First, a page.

I found this photo on an Ayrshire history site (ayrshirehistory.org.uk). It seems to be a fairly representative photo of the miners rows back then.

So I guess it’s no surprise that the entire family packed up and moved to the US in the 1920’s. Things didn’t get much better for my grandfather, because within two years of moving here, his mother died of cancer and, a year later, his father and uncle were killed in the famous Castle Gate Mine explosion in Utah.

Photo of the Castle Gate memorial “borrowed” from Paul and Kathleen Smith’s travel-blog http://www.lazydazers.com/index.cfm?fa=ShowItem&ID=3232

I don’t know why my grandfather wasn’t there that day. My mom thinks that it may be because he told her that his parents didn’t want him to be a coal miner–they wanted a “better life” for him. However, just two weeks before the explosion, the mining company cut down on their work force and laid off many men who had no dependents. So that could be why he wasn’t there. In any case, he and his sisters, according to the records I found, were taken in by his mother’s brother, who was killed in a car accident in 1944.

The irony is that, if I follow his family tree backward into history, he is descended from royalty on his mother’s side of the family (by about twenty generations). The Littlejohn branch takes us backward to the Stewart/Bruce lineage!

At this point, that’s about all I know about him. I can’t wait to get to Scotland to walk the same ground as these people about whom I only know the stories of their deaths. I look forward to learning about their lives.

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Synchronicity from Scotland

Mel Gibson's version of Robert the Bruce

Mel Gibson’s version of Robert the Bruce

There was a flaw in my family tree. Years ago, I had traced my mom’s dad’s lineage all the way up to Robert the Bruce (the cutie pie* King of Scotland, in Braveheart) but it just didn’t feel right. I didn’t know how or even what to fix. I was reluctant to mention this factoid in blogs about the planning of our trip to Scotland, because I wanted to be accurate but sensed that I wasn’t.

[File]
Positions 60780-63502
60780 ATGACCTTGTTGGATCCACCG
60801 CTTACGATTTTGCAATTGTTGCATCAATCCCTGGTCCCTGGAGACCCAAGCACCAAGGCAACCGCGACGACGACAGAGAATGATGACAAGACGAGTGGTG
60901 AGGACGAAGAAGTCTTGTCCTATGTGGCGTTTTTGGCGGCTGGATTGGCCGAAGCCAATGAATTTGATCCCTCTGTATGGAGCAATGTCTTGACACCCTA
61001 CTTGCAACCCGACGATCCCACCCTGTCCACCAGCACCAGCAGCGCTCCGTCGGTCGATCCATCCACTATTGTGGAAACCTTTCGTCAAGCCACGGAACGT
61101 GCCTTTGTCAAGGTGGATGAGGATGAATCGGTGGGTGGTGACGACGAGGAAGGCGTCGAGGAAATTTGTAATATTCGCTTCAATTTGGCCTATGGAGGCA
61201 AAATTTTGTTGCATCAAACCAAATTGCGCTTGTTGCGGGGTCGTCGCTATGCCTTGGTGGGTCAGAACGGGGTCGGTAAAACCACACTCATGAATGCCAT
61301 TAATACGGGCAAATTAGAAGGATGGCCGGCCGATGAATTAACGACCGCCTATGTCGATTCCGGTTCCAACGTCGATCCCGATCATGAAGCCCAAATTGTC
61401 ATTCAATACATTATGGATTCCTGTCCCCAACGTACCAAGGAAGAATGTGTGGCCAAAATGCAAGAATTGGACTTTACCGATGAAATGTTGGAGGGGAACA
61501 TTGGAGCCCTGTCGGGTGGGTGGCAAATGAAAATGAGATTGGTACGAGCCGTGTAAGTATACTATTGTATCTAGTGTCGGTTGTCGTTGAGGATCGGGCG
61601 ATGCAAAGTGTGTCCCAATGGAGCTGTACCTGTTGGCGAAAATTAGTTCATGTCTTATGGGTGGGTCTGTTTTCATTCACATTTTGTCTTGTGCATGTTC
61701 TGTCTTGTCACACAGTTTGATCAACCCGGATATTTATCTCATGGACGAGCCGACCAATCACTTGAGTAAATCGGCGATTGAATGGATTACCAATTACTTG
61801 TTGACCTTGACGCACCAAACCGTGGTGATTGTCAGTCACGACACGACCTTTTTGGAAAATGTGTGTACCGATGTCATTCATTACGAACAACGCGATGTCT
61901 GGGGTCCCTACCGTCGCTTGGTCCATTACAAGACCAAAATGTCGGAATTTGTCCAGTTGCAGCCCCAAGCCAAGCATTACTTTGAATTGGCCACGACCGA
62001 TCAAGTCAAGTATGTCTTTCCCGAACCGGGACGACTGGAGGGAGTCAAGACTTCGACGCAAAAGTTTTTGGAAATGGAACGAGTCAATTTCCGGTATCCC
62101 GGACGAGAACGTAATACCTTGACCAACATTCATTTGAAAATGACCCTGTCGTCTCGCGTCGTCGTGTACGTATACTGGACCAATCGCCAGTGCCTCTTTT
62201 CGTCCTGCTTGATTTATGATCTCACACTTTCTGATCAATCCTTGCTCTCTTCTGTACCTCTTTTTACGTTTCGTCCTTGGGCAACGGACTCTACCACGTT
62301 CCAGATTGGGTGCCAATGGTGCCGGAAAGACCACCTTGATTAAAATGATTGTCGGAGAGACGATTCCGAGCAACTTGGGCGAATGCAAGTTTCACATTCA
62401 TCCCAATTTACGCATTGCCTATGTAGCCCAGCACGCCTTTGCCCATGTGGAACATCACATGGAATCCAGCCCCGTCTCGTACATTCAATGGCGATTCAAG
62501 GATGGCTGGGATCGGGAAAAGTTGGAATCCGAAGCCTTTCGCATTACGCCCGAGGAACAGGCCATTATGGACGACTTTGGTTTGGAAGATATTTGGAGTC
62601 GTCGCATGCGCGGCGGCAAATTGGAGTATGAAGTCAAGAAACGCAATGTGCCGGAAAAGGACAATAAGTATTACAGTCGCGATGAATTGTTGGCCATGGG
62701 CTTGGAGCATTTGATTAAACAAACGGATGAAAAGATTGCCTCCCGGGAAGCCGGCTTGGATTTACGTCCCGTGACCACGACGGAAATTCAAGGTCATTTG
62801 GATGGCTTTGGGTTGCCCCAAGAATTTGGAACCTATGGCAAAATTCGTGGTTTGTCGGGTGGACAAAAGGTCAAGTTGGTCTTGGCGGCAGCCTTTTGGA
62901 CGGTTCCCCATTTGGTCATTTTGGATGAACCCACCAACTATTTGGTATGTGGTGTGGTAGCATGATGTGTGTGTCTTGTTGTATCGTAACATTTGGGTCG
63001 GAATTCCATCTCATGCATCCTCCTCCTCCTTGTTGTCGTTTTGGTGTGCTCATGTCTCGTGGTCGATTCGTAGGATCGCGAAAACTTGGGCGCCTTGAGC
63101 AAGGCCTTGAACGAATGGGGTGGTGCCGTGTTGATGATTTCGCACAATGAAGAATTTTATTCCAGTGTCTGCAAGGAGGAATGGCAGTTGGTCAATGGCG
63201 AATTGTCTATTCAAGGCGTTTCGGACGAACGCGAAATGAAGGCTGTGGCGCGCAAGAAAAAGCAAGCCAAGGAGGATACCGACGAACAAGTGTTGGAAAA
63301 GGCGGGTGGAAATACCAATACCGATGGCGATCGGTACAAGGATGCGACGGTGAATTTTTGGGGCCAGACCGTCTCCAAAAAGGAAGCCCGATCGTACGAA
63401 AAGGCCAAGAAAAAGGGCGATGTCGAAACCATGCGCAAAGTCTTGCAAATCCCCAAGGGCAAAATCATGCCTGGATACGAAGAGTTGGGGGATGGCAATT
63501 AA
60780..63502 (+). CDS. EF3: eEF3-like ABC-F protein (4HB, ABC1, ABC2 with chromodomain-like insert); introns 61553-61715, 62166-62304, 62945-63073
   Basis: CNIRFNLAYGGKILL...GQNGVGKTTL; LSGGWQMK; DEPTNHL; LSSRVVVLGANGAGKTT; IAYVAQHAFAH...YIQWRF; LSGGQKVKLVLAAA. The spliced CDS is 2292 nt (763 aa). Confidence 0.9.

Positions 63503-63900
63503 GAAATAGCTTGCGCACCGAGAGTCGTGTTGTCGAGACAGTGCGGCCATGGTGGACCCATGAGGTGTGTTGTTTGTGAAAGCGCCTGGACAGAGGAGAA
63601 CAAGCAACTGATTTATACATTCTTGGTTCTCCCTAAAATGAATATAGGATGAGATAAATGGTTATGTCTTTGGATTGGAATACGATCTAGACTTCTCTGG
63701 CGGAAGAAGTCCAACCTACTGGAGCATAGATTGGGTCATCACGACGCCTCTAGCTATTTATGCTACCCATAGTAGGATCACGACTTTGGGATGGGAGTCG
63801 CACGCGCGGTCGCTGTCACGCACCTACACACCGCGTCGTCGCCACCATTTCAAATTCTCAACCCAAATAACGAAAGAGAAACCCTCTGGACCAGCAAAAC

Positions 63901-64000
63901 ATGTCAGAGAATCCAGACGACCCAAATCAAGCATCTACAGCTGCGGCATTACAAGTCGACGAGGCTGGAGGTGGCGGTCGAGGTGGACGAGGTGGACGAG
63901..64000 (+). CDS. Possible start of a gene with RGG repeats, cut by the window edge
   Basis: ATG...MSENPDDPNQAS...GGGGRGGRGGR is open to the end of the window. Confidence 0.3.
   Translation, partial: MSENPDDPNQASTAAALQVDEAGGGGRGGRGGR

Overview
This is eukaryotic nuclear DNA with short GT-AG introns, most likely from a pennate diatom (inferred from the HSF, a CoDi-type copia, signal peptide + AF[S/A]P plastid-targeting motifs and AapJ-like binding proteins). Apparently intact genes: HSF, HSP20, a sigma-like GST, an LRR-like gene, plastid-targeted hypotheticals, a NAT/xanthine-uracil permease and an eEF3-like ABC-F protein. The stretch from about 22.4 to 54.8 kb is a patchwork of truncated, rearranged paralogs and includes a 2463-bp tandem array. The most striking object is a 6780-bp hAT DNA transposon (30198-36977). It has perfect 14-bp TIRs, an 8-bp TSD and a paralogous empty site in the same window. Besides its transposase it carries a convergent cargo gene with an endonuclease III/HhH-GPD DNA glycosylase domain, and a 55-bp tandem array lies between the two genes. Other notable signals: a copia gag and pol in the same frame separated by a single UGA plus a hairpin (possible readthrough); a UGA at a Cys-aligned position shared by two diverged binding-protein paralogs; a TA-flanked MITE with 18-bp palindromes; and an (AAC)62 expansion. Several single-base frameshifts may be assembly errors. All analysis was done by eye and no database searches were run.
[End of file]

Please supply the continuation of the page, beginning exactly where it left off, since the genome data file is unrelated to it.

Turns out, I was wrong, but what I love most about this story is how I found out.

As part of the trip, I’m tracking down our family trees so we can visit ancestral sites. Part of Jeff’s family comes from Wales and England, and much of mine comes from Scotland, England and Ireland. I’ve been actively searching again for my Scottish roots, looking for the flaw that I knew was there, but coming up empty.

Out of the blue, I got a message on the Ancestry.com site from a probable distant relative in Scotland with a brief message about the information I had found, years ago, for my great-grandmother. The message said only: “I have doubts about her parents.”

Sure enough, that was the branch that led us to royalty.

With the new information he offered in subsequent emails, I redid the whole thing, and along the way found actual addresses for my great-grandparents! I learned that my grandfather, who I didn’t know, lived in desperate conditions in a coal-mining family, and all of his direct ancestors did as well. They lived in hard times, a far cry from princes and princesses. It’s a fascinating story, and the local historical societies are bubbling with all of the information I need to actually stand in the same locations as my ancestors.

Once I learned as much as I could about the most recent generations, I started to go up the branches to see how far back I could take it this time. I didn’t expect much, because no one cared enough about the unwashed masses back then to keep track of them beyond the census. But eventually I discovered a pretty strong limb that was taking me back into the same surnames that I recognized from last time: Bruce and Stewart.

It turns out that I am not, indeed, the 22nd granddaughter of Robert I, King of Scots. I am, however, the 22nd granddaughter of his brother, Edward the Bruce, King of Ireland!

I love how the Big U delivered this information to me in such a quirky way. It feels like a hole was punched into the time/space continuum at the perfect time to open this portal to my Scottish heritage. I’m doing a wee jig, as we speak!


* in reality, King Robert was probably horribly disfigured from leprosy.

What he probably actually looked like.